Mediocrity continues to thrive in Minnesota, as yet another new head coach has taken over in hopes of rebuilding the struggling franchise.
Mike Zimmer takes over for Leslie Frazier, who took over for Brad Childress, who took over for Mike Tice.
That’s ugly trio of head coaches that have been in place before Zimmer. When you fail on that many head coaches, that shows a deep-rooted problem at the top of the organization.
Zimmer will try to begin his rebuild by drafting his quarterback of the future in Teddy Bridgewater. The Vikings want to take their time in developing Bridgewater, and won’t start him to begin the season. Instead they’ll begin with veteran Matt Cassel. Cassel threw for 1,800 yards with 11 touchdowns a year ago, he was the best of the the three guys (himself, Christian Ponder, and Josh Freeman), though that doesn’t say much.
Adrian Peterson remains the engine for the team’s offense, and his great seasons continue to be wasted to some terrible Minnesota teams. He’s still performing like a top five running back, and there are times where he can carry the offense by himself. Its a shame that he’s only been able to appear in a couple of playoff games during his career.
Cordarrelle Patterson is expected to take a big step forward in his second season. The electric wideout was primarily a contributor on special teams in his rookie year, but he’ll have a chance to start. Veteran Greg Jennings starts opposite Patterson, but his effectiveness will be limited by the effectiveness of the quarterback position.
Defensive end Jared Allen is now in Chicago, and even though he’s been declining a bit, he still led the team with 11.5 sacks. The team hopes that former fourth-round pick Everson Griffen will be able to step up and replace Allen. Griffen will have his first chance to start after performing primarily in a part-time role.
Chad Greenway fought through a wrist injury to lead the Vikings with 167 tackles. He’ll have a new partner to work with on the outside with first-round pick Anthony Barr replacing departed veteran Erin Henderson.
The Vikings also have some good talent in the secondary. Recent top draft picks Harrison Smith and Xavier Rhodes have developed nicely, and the team added veteran Captain Munnerlyn to start opposite Rhodes.
The Vikings have some nice pieces in certain areas of their teams, but make no mistake, this is a long-term rebuilding project. They’re in the basement of this division for another year, and the best case scenario for 2014 is that Zimmer installs some toughness into the lineup and Bridgewater takes over at some point and shows some promising signs for the future.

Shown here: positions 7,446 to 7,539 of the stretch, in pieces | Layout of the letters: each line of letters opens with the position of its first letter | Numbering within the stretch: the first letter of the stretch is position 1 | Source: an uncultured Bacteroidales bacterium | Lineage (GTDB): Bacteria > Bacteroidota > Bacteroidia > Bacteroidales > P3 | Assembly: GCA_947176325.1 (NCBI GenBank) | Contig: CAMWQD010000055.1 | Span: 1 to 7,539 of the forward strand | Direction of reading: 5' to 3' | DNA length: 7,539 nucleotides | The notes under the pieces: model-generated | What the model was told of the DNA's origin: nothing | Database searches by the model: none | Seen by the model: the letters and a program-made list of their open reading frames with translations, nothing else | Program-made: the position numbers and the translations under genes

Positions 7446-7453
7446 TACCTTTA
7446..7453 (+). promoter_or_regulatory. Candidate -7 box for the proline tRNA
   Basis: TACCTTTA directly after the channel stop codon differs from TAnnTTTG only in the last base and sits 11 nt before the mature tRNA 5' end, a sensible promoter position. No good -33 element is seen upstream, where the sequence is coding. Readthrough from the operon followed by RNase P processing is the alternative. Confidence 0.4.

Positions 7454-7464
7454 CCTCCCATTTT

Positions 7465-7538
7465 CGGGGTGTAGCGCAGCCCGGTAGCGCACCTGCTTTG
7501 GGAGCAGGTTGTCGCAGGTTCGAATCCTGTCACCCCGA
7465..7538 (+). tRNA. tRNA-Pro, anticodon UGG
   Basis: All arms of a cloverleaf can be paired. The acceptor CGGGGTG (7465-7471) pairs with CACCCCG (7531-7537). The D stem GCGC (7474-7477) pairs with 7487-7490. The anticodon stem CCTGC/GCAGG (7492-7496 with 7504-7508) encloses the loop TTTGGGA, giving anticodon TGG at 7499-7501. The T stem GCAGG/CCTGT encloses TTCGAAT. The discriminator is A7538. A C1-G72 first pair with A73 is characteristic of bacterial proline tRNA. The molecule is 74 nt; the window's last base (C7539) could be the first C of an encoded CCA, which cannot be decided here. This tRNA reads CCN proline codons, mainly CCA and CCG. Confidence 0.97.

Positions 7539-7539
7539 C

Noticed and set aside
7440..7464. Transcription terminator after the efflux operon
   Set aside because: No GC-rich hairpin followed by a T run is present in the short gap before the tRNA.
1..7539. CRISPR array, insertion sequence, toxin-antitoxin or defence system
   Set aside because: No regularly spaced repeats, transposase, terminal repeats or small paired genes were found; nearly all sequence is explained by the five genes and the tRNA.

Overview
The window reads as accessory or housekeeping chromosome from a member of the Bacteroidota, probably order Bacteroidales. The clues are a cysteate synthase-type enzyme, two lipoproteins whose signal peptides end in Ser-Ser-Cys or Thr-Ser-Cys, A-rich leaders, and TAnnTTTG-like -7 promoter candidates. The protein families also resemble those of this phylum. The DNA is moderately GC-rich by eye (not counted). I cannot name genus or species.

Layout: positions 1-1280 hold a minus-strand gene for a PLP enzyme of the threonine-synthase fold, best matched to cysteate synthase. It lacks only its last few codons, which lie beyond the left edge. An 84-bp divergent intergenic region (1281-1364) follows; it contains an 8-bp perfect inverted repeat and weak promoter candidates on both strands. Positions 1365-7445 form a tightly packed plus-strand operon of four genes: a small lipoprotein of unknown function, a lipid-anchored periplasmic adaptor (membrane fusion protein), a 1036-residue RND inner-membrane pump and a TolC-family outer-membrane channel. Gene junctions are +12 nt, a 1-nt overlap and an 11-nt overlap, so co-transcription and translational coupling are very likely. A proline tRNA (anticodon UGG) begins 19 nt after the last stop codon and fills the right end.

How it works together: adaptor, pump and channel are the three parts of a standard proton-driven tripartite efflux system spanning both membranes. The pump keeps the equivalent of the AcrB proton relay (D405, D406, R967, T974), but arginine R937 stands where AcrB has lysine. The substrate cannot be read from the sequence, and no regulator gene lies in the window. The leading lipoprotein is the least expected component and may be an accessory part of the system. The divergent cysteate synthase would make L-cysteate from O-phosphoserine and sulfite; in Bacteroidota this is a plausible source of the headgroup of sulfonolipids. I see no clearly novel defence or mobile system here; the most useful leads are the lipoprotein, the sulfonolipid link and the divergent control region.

Projected Finish: 5-11, 4th Place
The Detroit Lions have had the talent to make it to playoffs for years, but they’ve only made it to the Wild Card round once in the Matt Stafford/Calvin Johnson era.
For whatever reason, this talented team just doesn’t know how to do anything other than put up numbers. They’re at the top of the stat boards in every fantasy football league, but they’re always stuck in the middle of the pack in the win column.
Stafford is a guy who can easily throw for over 4,500 yards and 30 touchdowns a year. The problem is that he remains a turnover machine. He tossed 19 picks in last season alone, and has never quite been able to figure out how to cut down on his mistakes.
Stafford doesn’t have any shortage of weapons. Calvin Johnson is still one of the league’s top receivers, and he’s coming off of a season in which he produced 1,492 yards and 12 touchdowns. He’s an All-Pro talent, and a matchup nightmare for any defense. The Lions went out and upgraded the talent around him, signing Golden Tate from the Seattle Seahawks, and spending their first-round pick on Eric Ebron. Ebron has the potential to be on the level of San Francisco’s Vernon Davis.
Reggie Bush and Joique Bell gives the team a solid one-two punch at running back. Bush has issues staying healthy and making it through a full season, which makes the emergence of Bell last year all the more important.
The defensive side of the ball is where things really start to fall apart for the Lions. There’s good talent here, but not a lot of consistency.
Ndamukong Suh is the face of the defense, and is the one guy that you can count on to perform like a Pro Bowler each season. 2011 first-rounder Nick Fairley is in a contract year, and has a lot to prove if he expects the team to bring him back. Second year man Ziggy Ansah led the team with eight sacks a year ago, and the Lions hope they can get an even bigger sophomore season from him.
Outside linebacker DeAndre Levy intercepted six passes, and is settled in to start alongside veteran middle linebacker Stephen Tulloch. Rookie second-round pick Kyle Van Noy figures to be the third starter.
The secondary is a major weakness. Chris Houston was one of the league’s worst starters, Darius Slay struggled heavily as a rookie, and safety Glover Quin didn’t do a good job either. All three of these guys are back as starters, and the only decent guy in the unit (Louis Delmas) departed in free agency.